Yeast extract has replaced monosodium glutamate, or MSG, as a taste-booster in most processed foods because it appears to be a natural ingredient on food labels. However, yeast extract contains the same concentrated free glutamic acid as MSG. The increasing use of yeast extracts in foods ranging from soups and sauces to meats and canned fish is due to its distinctive taste, resulting from the peptides and amino acids formed by autolysis of yeast protein.
Canned and Frozen Soups
Yeast extract is a clear and water-soluble product formed after the enzymes in the yeast cells autolyze, or dissolve the proteins in the yeast. There are light versions of yeast extracts used in light-colored foods such as bouillon and chicken broth and darker versions for heavier soups. Canned and frozen soups contain yeast extracts to enhance their taste and highlight the flavor of meaty or cheesy ingredients. It is a practice widespread throughout the food industry, and yeast extracts can also be found on the ingredient labels of processed soups proclaimed natural and without MSG, including those sold in nature food stores.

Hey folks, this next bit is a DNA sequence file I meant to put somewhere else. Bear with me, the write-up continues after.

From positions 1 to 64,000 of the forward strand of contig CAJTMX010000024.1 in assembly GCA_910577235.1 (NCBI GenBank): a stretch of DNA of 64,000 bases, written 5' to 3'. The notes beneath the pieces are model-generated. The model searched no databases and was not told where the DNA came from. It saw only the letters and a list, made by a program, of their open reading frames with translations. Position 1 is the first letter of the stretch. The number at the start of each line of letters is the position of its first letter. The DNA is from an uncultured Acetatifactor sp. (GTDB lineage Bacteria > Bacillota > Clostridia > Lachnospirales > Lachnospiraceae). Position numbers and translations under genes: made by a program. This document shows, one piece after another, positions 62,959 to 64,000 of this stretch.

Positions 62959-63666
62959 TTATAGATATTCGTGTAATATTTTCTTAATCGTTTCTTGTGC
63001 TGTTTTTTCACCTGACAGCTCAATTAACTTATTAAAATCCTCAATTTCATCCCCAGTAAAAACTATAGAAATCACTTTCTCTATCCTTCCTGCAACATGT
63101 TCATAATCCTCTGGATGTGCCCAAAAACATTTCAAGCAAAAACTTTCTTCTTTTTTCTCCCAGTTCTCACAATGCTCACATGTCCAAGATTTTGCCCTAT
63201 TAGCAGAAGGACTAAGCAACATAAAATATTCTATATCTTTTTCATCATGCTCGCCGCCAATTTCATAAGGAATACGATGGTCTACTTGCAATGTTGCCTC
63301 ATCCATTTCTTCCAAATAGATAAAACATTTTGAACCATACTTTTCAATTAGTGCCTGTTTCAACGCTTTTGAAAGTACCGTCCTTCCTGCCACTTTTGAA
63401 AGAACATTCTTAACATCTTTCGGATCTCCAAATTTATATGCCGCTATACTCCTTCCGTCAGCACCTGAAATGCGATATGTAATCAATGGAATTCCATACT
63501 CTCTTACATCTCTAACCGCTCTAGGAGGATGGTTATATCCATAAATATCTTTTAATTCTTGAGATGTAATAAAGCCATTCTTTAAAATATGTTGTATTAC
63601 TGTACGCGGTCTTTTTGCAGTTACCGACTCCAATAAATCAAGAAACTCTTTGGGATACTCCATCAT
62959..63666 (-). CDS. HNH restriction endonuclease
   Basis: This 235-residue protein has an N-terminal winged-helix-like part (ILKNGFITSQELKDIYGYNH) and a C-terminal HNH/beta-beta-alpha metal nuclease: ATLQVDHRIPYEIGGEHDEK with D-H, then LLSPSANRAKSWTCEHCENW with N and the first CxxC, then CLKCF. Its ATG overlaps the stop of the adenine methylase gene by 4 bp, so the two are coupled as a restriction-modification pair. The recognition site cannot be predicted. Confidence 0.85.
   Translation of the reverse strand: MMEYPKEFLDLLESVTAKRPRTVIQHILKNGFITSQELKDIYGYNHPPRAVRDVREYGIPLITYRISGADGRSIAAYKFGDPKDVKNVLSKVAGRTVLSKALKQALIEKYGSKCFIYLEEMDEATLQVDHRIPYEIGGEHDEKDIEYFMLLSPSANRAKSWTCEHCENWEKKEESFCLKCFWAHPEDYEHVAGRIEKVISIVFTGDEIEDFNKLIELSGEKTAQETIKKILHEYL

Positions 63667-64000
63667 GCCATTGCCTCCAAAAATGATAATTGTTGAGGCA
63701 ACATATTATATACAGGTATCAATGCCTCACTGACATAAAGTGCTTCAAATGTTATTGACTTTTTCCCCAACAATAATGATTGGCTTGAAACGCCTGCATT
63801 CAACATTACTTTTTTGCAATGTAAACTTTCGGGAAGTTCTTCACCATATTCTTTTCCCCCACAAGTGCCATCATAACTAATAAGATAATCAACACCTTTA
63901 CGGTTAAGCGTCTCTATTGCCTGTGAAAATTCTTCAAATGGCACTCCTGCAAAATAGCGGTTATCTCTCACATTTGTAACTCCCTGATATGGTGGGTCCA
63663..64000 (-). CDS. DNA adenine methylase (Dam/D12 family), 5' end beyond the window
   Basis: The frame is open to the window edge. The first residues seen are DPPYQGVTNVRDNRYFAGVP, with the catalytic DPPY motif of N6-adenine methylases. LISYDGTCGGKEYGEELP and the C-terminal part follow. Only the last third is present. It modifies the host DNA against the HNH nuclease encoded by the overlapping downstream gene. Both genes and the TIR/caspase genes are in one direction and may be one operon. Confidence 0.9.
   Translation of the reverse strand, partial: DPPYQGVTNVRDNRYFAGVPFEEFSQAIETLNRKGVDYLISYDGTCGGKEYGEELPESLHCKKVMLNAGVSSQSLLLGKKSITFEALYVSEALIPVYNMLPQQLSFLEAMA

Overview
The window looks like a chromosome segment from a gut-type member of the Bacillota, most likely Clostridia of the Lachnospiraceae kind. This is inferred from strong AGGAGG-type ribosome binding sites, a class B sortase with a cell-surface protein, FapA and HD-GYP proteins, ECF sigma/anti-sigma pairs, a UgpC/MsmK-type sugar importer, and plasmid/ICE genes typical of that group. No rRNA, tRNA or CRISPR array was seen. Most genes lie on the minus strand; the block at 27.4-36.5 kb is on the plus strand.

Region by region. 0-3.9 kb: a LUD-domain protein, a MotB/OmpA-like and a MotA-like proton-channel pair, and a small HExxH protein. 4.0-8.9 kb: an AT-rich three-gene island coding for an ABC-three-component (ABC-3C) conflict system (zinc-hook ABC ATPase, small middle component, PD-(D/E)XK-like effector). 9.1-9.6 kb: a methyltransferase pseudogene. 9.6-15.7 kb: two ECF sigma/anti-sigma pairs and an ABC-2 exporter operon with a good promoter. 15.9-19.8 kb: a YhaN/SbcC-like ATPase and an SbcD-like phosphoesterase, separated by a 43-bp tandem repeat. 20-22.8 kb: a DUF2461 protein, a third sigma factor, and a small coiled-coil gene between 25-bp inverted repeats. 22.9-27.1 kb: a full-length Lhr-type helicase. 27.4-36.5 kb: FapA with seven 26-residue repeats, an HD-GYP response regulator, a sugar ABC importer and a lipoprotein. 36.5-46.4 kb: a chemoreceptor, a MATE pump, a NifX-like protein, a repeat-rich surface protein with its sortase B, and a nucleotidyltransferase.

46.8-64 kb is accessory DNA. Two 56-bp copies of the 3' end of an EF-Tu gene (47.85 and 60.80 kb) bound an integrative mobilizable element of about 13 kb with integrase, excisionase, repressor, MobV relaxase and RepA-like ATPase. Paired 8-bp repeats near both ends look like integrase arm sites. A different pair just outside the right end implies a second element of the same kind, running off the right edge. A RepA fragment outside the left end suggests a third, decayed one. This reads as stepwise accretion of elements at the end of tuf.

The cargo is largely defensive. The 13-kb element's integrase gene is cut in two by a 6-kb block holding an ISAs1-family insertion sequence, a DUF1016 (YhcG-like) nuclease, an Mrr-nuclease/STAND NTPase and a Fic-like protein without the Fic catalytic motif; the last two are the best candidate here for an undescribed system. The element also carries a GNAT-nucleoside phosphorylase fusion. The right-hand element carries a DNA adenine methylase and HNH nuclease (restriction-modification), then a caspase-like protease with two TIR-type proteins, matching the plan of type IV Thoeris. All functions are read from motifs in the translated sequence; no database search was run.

Research by Vanderbilt University has found that although the Food and Drug Administration does not prohibit the use of yeast extract, even when the name is used to disguise the presence of MSG, the quantity of free glutamate it contains poses problems for MSG-sensitive individuals who experience its effects as toxic.